Khan took the lessons from home to America. “In many ways that culture grounded me, and so when I came over for boarding school in 2010, it wasn’t a big jump to me,” Although most Gambians who study abroad do so in Europe, at the suggestion of his mother, Khan enrolled in Lawrence Academy, a boarding school in Massachusetts.

Khan enjoyed life at Lawrence, where he made music, danced and played soccer. “It was different, but I felt like I had everything I need to succeed here,” Khan said. He enjoyed the sense of community at the school, where he knew all his peers, teachers and the staff personally. It was a desire to continue his education in this type of small, tight-knit community that drew him to Amherst.

A Team Player

In his first fall at Amherst, Khan immediately found a group of close friends on the soccer team, eagerly dove into his coursework, ran track and got involved in many groups, both faith-based and secular. Early on, Khan formed a close connection with Mo Hussein ’18, whom he remains close with to this day. They bonded over meals in Valentine Dining Hall, debating sports — Khan avidly follows the NBA and is a Manchester United fanatic — and Hussein grew to value Khan’s wit, as well as his care, honesty and patience. “When he’s talking to you, he never loses his calm — he knows who he is and will never change that,” Hussein said.

“There’s a handful of kids you have over the years, that, even when you are coaching them, you admire, and Aziz is one of those guys,” says Serpone, who values Khan’s contributions off the field as much as his creativity on the pitch. “He’s as kind-hearted as a person as I’ve met, let alone coached. You just want people to be around him.” When giving the 11 new first-years on the team advice, Serpone simply told them: “just stand next to Aziz and you’ll learn something.” Khan, in his role as captain, added value not through exuberance, but through a measured confidence and caring interactions. “The way that Aziz works, it’s one-on-one conversations, it’s challenging people, again in really thoughtful ways,” Serpone said.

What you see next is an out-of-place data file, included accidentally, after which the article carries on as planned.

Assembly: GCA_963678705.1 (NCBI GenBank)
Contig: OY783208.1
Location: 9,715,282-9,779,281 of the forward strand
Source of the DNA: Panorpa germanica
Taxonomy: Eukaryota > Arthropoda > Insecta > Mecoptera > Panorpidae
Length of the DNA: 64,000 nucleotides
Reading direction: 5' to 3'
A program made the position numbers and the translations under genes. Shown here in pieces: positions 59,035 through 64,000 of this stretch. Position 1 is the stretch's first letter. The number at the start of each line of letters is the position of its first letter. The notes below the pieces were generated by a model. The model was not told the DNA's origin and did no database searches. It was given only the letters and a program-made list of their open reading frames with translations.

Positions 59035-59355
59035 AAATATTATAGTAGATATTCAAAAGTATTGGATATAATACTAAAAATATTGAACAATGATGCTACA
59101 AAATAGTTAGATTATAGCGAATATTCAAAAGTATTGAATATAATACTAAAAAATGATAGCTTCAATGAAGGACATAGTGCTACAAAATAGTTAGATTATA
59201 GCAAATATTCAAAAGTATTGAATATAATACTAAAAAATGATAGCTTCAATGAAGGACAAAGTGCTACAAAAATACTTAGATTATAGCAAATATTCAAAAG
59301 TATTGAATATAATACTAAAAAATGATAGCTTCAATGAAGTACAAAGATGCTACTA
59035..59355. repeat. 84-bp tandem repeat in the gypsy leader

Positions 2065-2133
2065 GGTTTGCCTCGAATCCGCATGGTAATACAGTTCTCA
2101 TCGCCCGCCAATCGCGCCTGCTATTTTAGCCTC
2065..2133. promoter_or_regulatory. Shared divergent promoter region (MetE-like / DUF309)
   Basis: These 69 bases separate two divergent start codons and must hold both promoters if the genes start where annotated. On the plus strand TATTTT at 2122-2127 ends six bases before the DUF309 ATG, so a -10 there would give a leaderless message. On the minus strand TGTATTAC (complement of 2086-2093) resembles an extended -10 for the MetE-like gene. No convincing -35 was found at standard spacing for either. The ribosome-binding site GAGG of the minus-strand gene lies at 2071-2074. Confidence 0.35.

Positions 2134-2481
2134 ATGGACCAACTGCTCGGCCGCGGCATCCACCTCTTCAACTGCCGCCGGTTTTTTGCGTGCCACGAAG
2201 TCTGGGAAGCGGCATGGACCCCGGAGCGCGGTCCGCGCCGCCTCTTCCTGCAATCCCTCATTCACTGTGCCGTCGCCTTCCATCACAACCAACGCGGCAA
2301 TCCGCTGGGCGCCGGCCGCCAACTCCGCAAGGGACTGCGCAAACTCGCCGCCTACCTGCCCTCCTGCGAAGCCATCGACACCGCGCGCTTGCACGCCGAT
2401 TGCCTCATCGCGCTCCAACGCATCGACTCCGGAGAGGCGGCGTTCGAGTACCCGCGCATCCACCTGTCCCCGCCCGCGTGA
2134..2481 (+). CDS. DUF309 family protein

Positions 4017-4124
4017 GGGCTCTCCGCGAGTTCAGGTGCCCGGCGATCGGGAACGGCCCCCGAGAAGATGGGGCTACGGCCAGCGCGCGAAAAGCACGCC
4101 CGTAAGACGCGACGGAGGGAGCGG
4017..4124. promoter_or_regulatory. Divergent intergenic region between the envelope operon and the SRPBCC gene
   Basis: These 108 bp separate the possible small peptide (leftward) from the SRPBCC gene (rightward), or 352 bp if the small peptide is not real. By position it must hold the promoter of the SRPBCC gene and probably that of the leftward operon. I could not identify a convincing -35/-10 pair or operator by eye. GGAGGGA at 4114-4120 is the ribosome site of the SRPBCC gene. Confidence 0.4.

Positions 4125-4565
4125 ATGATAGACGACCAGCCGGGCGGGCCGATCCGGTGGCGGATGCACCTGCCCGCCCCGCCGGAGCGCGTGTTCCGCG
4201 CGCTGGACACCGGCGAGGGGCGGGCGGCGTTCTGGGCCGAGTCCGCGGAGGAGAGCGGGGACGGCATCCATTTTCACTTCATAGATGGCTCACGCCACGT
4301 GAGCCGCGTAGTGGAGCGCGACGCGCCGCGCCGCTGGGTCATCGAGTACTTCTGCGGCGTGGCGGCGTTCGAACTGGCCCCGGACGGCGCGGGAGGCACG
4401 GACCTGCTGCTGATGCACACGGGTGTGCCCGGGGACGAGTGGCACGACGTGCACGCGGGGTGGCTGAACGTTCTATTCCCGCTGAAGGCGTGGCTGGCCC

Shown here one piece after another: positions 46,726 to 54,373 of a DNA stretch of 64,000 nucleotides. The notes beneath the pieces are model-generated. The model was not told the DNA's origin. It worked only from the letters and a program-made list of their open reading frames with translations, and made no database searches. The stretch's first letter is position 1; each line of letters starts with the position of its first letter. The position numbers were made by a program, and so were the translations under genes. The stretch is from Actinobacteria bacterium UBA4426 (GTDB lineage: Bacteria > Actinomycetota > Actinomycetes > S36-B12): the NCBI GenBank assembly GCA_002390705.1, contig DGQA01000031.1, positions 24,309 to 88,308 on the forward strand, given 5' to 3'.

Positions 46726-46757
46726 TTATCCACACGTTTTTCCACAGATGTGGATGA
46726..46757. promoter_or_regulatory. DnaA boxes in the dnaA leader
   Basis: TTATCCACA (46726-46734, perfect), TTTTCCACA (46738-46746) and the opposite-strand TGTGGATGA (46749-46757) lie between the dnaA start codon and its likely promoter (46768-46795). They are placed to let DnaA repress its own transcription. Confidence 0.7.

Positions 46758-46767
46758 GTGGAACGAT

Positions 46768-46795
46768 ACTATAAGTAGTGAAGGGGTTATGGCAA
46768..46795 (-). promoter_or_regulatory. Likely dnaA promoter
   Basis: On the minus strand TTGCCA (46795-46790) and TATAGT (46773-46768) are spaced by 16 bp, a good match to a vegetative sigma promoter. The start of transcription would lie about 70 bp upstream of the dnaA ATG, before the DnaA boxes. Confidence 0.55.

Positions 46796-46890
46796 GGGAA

Although a delightfully skillful player with the ball at his feet, Khan struggled throughout his time at Amherst to dominate defensively, a necessary part of Amherst’s intense, physical style of play. Even when the going was tough, Serpone noted that Khan’s innate positivity deflected any hits to his confidence.

Indeed, according to Serpone, Aziz consistently put his teammates’ successes first, almost to a fault. “Any conflict I’ve had with Aziz is because he’s so unselfish. He doesn’t worry about himself at all, he’s always thinking about other people.” The team selected Khan as captain his senior year for this exact ability to motivate and connect with his teammates.

Even with these minor struggles, Khan’s soccer career has brought great joys — he fondly remembers celebrating goals, especially at Amherst’s DIII National Championship during his sophomore year. Khan remains grateful for the experiences his soccer career has given him.

“To me, soccer has been a great teacher of many things,” Khan said. “Discipline, patience and just how to deal with people. You are forced to meet people and then learn to work with them. I think we [the Amherst team] have a common joy and common love. That joy is the language we all speak and it brings us together.”